Winner of the Gold Medal in the 2012 eLit Awards in the Short Story Collection category!
London Road: Linked Stories by Tessa Smith McGovern
On the morning of her release from prison, the hottest day on record in England, Janice Bailey makes her way to a boarding house in London, and discovers a bizarre new world.
Part memoir, part fiction, this moving collection of seven linked short stories begins with ‘When Janice Bailey Walked’, an award-winning story first published in the Connecticut Review. It continues with six more stories as told by the eccentric residents of Number 17, London Road, thus illuminating a little-known side of the most beautiful city in Europe.
Information Pages include: About the Author, Memoir or Fiction?, About the Publisher, Submit to eChook, You, the Editor, and Other eChook apps.
Advance Praise for LONDON ROAD: LINKED STORIES:
“…reminiscent of the writer who appears in one of the stories: the great Katherine Mansfield.”
Cynthia Rogerson, winner, V.S. Pritchett Memorial Prize for a Short Story, 2008, UK.
Review by Nina Sankovitch READ ALL DAY January 6, 2010 ‘Stories in the Palm of Your Hand’
The short shorts in Tessa Smith McGovern’s collection London Road: Linked Stories really are made to fit within the palm of your hand — her delightful and fresh stories are available as apps for your phone or can be converted for your e-reader. For those without the handheld devices, never fear. The stories can also be downloaded onto your computer and read from the screen, or printed out (with color ink, if possible: the graphics are striking and integral to the stories!) for reading the old-fashioned way.
Whatever way you take in the words of McGovern, just make sure you do. Her stories link the lives of residents in a halfway house on the outskirts of London. Based largely on McGovern’s own experiences — her mother operated a Halfway House in Sussex — , her characters come alive through a style that is unique and lovely. McGovern uses words both easily and luxuriously and her ability to evoke place, emotion, and possibility all within the confines of a very short story is amazing. I felt as if I personally knew each character, from Janice to Nora to Isobel to Bitty, and even Len down at the pub, and I cared about them all.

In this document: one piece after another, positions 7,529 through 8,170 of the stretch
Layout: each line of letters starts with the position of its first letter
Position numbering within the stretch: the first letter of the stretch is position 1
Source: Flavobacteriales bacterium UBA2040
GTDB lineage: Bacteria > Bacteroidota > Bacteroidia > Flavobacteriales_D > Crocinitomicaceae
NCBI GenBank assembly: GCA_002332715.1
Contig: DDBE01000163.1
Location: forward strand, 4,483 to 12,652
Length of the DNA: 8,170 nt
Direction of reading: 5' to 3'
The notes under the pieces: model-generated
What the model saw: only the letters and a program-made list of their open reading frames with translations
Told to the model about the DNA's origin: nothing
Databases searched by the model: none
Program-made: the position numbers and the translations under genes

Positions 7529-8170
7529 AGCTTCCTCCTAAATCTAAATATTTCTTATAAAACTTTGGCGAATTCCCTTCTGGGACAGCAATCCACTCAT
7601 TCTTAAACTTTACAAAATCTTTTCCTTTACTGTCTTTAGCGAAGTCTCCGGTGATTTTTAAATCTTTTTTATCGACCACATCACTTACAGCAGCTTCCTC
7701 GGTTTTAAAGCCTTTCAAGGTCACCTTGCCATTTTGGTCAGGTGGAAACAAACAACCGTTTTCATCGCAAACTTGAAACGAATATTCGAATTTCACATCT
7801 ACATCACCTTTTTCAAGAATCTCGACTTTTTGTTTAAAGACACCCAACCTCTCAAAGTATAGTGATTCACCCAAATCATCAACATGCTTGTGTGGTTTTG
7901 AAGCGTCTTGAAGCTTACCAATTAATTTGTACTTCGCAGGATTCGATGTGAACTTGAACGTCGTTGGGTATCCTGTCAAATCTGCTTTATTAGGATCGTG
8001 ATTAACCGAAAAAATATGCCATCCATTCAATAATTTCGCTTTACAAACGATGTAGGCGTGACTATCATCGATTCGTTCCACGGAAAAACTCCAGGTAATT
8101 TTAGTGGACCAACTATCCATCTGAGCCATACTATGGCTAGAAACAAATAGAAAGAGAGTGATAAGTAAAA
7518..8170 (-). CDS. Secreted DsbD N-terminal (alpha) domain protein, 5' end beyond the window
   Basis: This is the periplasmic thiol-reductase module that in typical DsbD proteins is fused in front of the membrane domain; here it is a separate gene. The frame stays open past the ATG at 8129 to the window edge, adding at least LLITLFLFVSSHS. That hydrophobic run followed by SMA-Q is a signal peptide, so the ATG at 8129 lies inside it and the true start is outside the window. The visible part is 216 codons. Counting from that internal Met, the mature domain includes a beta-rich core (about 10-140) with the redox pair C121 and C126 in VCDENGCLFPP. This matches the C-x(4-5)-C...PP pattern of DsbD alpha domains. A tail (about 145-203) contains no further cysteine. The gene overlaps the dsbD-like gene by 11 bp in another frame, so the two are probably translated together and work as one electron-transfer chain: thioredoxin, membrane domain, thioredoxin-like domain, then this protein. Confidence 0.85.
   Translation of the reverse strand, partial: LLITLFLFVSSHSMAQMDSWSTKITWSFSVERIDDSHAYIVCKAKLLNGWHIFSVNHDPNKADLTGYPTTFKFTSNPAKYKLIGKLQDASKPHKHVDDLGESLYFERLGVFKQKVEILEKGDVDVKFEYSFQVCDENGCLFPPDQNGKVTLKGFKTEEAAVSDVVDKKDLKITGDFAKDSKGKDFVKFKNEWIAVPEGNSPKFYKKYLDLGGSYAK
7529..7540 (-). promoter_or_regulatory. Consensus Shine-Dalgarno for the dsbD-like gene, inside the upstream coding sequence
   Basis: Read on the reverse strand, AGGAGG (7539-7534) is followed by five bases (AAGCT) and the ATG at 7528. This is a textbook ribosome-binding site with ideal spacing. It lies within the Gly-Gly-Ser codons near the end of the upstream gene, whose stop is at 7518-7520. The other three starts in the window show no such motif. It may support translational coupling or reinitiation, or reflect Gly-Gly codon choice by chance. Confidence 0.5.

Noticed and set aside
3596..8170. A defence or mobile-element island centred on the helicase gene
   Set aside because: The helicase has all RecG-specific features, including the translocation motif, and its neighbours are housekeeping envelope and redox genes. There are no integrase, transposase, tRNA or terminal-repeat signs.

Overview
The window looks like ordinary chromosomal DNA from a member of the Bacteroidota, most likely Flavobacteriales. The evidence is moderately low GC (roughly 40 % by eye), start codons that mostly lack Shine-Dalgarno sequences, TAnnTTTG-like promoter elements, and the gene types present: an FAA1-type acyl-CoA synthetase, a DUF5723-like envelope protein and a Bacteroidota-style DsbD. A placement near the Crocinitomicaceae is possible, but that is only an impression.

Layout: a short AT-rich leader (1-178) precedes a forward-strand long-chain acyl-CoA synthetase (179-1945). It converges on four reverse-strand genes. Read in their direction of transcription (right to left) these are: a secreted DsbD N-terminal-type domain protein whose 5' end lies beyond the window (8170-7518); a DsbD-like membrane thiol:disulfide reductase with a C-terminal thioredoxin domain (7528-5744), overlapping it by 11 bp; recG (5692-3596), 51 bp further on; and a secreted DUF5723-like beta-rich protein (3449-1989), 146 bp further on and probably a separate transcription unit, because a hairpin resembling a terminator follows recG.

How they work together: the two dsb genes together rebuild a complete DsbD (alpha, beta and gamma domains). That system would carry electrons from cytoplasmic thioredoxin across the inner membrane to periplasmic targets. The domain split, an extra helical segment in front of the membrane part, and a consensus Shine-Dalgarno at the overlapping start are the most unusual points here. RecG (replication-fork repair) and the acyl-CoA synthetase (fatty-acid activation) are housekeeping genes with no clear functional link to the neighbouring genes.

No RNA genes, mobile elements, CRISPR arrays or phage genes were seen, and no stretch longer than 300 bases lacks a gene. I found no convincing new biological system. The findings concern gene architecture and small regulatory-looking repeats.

That McGovern has time to write so beautifully while also launching her electronic publishing house of eChook is astounding. But as explained on the eChook website, once she created her own short story app for iPhone, iPad, and Androids, she realized she had become a publisher — and she ran with it!
McGovern makes a wonderful case for the short shorts app — literature for taking on the go — offering reasons like “ten minutes of reading provides a mini-vacation in your busy, sometimes frantic day, and leaves you feeling refreshed” — absolutely! — and “original stories and memoirs by contemporary writers expand your horizons?[gaining] insight into other people’s lives.” Again: absolutely!
WHEN JANICE BAILEY WALKED
The day Janice Bailey was released from prison was the hottest Friday on record in England. Even at eight thirty in the morning, heat waves rippled across yellow and brown fields and, as Janice walked away from the metallic clank of the closing door of Chorley Prison, her white pumps stuck to the black top and birds sat silently in the trees.
She paused, remembering what she had been told: ‘Turn left outside the gate and keep going for twenty minutes until you come to the train station.’ The prison was off the bus route, so if no-one met you, you had to walk to the station in Chorley and catch a train to – where? London, Janice supposed. She hadn’t made any plans. What was the point? She was a fifty seven year old convicted criminal with no family – her parents were both dead and she’d never had children – and no prospect of a job. Who would want to hire her? She’d tried to ignore her release day, creeping nearer, because, if she had a choice, she would rather stay in prison.
Janice swung the Tesco’s carrier bag over her shoulder and started walking. The bag contained everything she brought with her five years ago: three £20 notes, her building society passbook which now held £1,113.23 (interest at 2%), a soft denim purse complete with Shining Red lipstick and a regular tampon plus keys to a flat she no longer rented and a photograph of a man she no longer loved.
To read the rest of the story, buy the collection now:
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To visit Tessa’s author website, please go here: tessasmithmcgovern.com.